Original Flyer for Come Drink With Me
It’s always satisfying to place a jigsaw piece in the right place. This nice feeling happens when you’re watching a film and you suddenly realise what that one film was paying homage to, or where a certain style of filming originated from. You feel like your pop culture tapestry has gotten a little more complete.
Come Drink With Me is one of those influential films. I’ve seen the occasional wuxia film, Ang Lee’s Crouching Tiger, Hidden Dragon and Zhang Yimou’sHero and House of Flying Daggers, and it’s clear that this film is a major root of the genre. This was one of the first major martial arts pictures released by the partnership of director King Hu and the Shaw Brothers Studio, and the influence of this and other Shaw Brothers films can still be felt reverberating around the style of modern action. This film in particular has obvious influences on the work of Quentin Tarantino (who bought the rights and was slated to direct a remake of it in 2008), and Kill Bill Vol. 1 directly references a specific scene shot for shot. The wire-fu style of action has its obvious direct Western descendant in the Matrix Trilogy, but also in modern CG assisted superhero brawls, particularly your more acrobatic cinematic heroes like Spider-Man or Black Widow.
Wuxia is a genre of Chinese fiction revolving around the heightened adventures of martial artists. Classical themes of vengeance, justice and fighting evildoers are rife. Characters in wuxia are generally not particularly conflicted. You have the noble hero or heroine fighting against a larger than life villain, usually with a personal connection to the hero and large squad of henchmen whose sole purpose is to get bashed around in fun ways. The action is overtly theatrical. Characters can possess superheroic powers which generally go unremarked upon. People will skip off the surface of lakes, or run up walls as if light as air, and fighting will be balletic and graceful.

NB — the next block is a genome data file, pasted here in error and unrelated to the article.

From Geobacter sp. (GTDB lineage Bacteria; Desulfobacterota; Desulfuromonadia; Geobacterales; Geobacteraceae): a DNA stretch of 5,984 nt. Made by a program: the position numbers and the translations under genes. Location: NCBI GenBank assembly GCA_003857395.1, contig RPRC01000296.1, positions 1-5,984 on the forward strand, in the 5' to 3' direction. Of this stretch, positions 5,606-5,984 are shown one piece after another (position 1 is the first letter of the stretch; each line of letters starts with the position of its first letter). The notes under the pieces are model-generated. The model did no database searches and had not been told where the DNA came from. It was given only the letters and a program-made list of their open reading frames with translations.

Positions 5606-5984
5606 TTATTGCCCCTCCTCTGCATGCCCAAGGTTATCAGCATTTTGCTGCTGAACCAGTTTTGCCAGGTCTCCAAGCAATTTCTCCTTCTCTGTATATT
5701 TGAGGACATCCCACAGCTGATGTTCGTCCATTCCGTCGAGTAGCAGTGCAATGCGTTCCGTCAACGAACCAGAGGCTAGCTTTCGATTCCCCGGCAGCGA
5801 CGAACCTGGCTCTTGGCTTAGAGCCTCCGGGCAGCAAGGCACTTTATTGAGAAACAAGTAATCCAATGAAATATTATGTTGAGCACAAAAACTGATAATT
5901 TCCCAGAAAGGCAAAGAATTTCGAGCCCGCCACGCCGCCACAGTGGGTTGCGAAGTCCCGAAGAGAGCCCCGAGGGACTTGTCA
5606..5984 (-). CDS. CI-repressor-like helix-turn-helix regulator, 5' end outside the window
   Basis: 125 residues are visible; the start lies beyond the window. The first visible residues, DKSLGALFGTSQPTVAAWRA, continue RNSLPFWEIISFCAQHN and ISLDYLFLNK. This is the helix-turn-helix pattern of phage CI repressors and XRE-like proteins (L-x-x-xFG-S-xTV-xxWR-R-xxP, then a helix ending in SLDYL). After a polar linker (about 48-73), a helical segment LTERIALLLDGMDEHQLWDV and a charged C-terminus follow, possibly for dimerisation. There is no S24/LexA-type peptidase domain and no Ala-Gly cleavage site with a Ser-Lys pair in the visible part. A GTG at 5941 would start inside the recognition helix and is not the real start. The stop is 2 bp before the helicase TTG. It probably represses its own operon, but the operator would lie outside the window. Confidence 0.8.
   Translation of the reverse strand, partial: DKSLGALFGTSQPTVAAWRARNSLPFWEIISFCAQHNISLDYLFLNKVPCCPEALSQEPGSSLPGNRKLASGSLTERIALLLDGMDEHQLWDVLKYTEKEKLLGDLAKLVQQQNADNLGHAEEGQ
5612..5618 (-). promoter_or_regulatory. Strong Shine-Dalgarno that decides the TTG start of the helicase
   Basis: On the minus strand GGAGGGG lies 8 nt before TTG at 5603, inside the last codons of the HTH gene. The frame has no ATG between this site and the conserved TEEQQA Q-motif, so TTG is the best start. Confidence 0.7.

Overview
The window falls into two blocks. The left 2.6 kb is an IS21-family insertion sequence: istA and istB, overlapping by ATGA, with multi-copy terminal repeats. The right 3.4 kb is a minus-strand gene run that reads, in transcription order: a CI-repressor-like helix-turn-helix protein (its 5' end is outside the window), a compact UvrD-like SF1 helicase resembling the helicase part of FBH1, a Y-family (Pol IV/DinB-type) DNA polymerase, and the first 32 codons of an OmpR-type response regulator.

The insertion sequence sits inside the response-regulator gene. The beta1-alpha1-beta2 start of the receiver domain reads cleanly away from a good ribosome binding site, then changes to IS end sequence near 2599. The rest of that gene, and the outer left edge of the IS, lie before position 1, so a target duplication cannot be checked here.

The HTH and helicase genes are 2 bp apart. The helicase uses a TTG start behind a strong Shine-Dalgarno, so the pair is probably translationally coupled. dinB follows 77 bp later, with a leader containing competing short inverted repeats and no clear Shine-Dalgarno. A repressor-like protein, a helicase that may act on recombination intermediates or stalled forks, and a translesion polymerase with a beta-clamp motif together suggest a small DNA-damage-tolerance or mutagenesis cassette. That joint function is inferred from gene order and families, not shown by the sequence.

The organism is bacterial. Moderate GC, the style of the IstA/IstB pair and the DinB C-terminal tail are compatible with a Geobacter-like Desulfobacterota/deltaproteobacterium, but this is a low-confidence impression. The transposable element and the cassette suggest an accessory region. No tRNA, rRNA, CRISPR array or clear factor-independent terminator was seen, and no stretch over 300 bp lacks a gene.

Come Drink With Me concerns a gang of powerful and feared bandits who have taken a government official hostage. Set against them are Golden Swallow (Cheng Pei Pei), the sister of the hostage, sent by her powerful father to rescue him, and Drunken Knight (Yueh Hua) initially a jester-like figure who turns out to have a hidden connection to the leader of the gang. For the majority of the film, the primary antagonist is Jade Faced Tiger (Chang Hung-Lit) a ruthless and powerful martial artist and later the boss of the gang, Abbot Liao Kung (Yeung Chi-hing).
Cheng Pei Pei as Golden Swallow
This is Cheng Pei Pei’s breakthrough role, she would later go on to become a wuxia icon known as ‘The Queen of Swords’. It’s easy to see why she so quickly became a star. She has the rare quality that makes it hard to take your eyes from her while on screen. As Golden Swallow she moves with a dangerous, controlled elegance, no doubt a product of her previous training in ballet. Even before she does any martial arts feats she seems to radiate waves of danger. Even her eyebrows look like you’d cut yourself on them. The director exploits this tension to the maximum, teasing out the reactions and whispering from the low-life denizens of the place while Golden Swallow sits controlled and still in the centre of the room. I doubt the films of Sergio Leone were being shown in 1960s China, but there is an undeniably similarity in the slow ratcheting up of tension. The scene has unmistakable echoes in Crouching Tiger, Hidden Dragon where Zhang Ziyi, disguised as a man, tears up a bar. Incidentally, Cheng Pei-Pei appears Crouching Tiger, Hidden Dragon as Jade Fox, her first villainous role in a 35 year career.